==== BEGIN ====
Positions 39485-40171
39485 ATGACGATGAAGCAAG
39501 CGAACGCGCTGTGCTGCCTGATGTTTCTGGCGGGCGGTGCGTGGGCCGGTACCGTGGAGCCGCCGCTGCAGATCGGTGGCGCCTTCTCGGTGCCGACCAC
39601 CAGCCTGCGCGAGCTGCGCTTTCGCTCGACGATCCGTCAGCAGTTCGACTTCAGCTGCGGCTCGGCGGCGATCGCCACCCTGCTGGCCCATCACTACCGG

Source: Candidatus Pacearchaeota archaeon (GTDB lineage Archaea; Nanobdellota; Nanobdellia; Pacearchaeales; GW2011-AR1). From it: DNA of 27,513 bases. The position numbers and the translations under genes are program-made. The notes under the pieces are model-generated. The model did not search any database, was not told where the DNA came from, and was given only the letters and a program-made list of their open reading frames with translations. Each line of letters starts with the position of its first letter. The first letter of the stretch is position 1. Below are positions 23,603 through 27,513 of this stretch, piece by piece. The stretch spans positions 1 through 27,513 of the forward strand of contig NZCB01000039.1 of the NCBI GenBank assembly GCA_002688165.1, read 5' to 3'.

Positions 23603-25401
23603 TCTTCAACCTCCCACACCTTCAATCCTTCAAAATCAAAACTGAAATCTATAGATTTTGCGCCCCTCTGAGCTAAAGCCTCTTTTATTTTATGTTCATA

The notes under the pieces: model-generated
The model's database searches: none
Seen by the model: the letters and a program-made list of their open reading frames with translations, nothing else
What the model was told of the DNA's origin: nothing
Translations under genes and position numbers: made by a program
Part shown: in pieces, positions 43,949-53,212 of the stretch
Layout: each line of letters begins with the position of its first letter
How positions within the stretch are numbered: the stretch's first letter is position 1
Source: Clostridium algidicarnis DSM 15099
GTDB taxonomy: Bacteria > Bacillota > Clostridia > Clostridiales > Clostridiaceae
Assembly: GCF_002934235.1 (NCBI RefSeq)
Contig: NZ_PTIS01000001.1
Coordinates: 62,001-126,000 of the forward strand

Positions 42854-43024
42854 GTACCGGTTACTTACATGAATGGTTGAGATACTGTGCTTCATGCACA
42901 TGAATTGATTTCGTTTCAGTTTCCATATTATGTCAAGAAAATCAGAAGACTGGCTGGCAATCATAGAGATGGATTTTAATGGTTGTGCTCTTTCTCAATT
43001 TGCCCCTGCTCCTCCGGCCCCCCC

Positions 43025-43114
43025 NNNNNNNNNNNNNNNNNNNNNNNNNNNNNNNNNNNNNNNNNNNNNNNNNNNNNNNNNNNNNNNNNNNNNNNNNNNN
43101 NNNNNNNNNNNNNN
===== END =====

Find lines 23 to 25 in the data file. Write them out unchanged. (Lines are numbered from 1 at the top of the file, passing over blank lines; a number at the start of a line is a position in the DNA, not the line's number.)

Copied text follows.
42901 TGAATTGATTTCGTTTCAGTTTCCATATTATGTCAAGAAAATCAGAAGACTGGCTGGCAATCATAGAGATGGATTTTAATGGTTGTGCTCTTTCTCAATT
43001 TGCCCCTGCTCCTCCGGCCCCCCC

Positions 43025-43114